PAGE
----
Image credit: Stine Christiansen

You might also like to take a walk through the five floors to check out the private collection of artwork – valued at more than US$2 million – that includes local and international artists like Per Kirkeby, Ian McKeever and Bent Stokke. Norwegian Stokke produced 383 unique charcoal artworks to be featured in each room, as well as along the many hallways and restored stairways.

But perhaps the real jewel of the hotel is the Old Boardroom, available to be hired as a private function space for intimate dinners and gatherings, and still proudly displaying the plaque bestowed to the building by both Kings Frederick III and Christian X who both ruled the year it was inaugurated. Its restored tapestry-and-chandelier adorned space, with adjoining bar, sits in stark, refined contrast to the other over 2,000sqm of meeting and event room spaces that are decorated with more than 850 conference chairs produced using 2.75kg of upcycled plastic ocean waste and fishing nets. It is just another example of how the hotel holds dual respect and reverence for the past and the future – carefully balancing respect for each in the present.

And like a home that becomes more of itself every day new memories are created within it, Villa Copenhagen, in all its imposing glory, is sure to become a welcomed part of the city’s new landscape: a reinvigorated icon that stands even taller than its predecessor.

Main image credit: Villa Copenhagen

Weekly briefing: A sensational shortlist & the secret to a good night’s sleep

730 565 Hamish Kilburn
Weekly briefing: A sensational shortlist & the secret to a good night’s sleep

Only got a minute? Our editorial team have compiled the top design stories that they have published this week, including the shortlist of The Brit List Awards 2020 and an exclusive interview with designer Lisa Haude about tomorrow’s design challenges…

With the industry re-strategising following further constrictions to social distancing, we appreciate that you may not have time to read all the content that Hotel Designs has published this week. Therefore, here is our ‘editor’s pick’ of the juiciest stories that have been covered this week.

EXCLUSIVE: Shortlist unveiled for The Brit List 2020 

This year, more than 120 individuals and projects were selected across eight categories. The winners will be announced at the virtual award ceremony on November 12. Now in its fourth year, The Brit List Awards is Hotel Designs’ the nationwide search to find the most influential designers, architects, hoteliers and suppliers operating in Britain.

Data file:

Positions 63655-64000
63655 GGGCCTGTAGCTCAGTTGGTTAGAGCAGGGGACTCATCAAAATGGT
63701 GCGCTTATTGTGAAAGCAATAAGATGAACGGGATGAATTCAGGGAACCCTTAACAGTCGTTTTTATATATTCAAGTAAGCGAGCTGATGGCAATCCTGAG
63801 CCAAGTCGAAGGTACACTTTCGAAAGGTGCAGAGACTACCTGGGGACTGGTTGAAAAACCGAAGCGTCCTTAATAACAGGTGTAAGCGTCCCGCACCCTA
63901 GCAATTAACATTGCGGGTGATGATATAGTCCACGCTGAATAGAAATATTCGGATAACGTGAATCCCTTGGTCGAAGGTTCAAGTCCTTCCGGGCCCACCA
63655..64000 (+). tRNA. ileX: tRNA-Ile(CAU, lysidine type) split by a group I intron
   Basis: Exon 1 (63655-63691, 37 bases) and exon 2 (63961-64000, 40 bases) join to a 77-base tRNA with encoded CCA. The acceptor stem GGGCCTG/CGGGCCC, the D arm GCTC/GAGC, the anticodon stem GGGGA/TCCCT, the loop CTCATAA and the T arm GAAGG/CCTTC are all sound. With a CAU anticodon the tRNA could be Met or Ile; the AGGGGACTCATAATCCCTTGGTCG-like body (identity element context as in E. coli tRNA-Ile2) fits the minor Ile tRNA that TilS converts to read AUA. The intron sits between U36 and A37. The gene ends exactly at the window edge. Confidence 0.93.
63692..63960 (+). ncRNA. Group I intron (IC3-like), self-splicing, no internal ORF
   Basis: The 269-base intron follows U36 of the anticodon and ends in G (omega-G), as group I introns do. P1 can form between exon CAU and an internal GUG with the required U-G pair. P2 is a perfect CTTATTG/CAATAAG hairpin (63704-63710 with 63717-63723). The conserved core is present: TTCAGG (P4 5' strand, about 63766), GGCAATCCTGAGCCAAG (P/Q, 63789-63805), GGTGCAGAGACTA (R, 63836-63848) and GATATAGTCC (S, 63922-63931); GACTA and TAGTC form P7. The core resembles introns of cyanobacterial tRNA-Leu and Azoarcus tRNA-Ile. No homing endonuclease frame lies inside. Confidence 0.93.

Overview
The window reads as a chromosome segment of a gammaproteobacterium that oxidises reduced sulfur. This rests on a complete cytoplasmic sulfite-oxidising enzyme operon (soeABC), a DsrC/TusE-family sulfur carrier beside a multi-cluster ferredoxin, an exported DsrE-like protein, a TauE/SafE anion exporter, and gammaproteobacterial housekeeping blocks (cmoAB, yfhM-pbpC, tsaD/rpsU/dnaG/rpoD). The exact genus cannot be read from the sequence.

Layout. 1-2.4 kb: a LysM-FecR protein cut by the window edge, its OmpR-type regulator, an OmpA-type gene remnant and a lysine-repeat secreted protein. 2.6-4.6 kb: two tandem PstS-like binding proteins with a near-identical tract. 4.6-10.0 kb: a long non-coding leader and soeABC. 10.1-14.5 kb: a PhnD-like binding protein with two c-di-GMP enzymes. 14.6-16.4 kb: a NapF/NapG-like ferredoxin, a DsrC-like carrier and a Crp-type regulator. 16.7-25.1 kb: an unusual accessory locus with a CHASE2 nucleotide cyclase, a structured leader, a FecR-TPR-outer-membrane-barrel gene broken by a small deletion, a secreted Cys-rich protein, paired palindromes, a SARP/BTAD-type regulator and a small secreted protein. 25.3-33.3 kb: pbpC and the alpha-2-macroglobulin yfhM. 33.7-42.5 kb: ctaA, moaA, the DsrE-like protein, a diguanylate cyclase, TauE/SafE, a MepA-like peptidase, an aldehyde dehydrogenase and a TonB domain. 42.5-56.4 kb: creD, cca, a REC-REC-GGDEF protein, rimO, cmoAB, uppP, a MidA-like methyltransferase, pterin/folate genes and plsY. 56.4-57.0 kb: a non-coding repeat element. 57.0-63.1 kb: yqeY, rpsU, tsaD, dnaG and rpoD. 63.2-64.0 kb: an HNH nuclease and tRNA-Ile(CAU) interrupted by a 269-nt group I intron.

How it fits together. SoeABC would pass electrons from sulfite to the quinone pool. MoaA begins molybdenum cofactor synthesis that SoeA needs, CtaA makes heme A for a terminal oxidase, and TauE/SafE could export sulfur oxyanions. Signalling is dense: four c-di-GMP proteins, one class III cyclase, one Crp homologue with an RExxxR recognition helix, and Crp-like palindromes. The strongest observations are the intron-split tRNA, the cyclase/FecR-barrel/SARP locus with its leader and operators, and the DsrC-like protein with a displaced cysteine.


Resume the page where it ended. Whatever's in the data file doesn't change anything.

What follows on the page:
Click here to read the story | Click here to secure your seats in the audience at the virtual awards ceremony.

1 in 3 Brits want to replace shower with modern system, survey reveals

A survey carried out by GROHE has revealed British showering behaviours and consumer attitudes towards their bathroom. As indicated in the debut broadcast of Hotel Designs LIVE, bathroom and wellness demands have shifted as we look ahead towards a post-pandemic world.

Read more.

In Conversation With: interior designer Lisa Haude

A storyteller in her own right, designer Lisa Haude creates one-of-a-kind spaces that breathe a new level of authenticity into the projects she touches. Working predominantly with the larger brands, such Hilton Hotels & Resorts, Hyatt Hotels & Resorts and Marriott International, Haude’s style is to celebrate the history of each hotel’s destination, which is channeled through an meaningful design narrative that is sheltered inside each project. 

Read more.

Bathroom goals: when sustainability meets design

Sustainability meets design in Austria’s Winzendorf-Muthmannsdorf municipality. Surrounded by grapevines, and set on a sloping plot of around 1,600 square metres, is a detached house in harmony with nature. The distinctive and nature-loving architecture is in evidence outside, in the form of the charred larch cladding used on the façade. The client requested elegance and eco-conscious design everywhere, including the bathroom.

Read more.

New speakers announced for Hotel Designs LIVE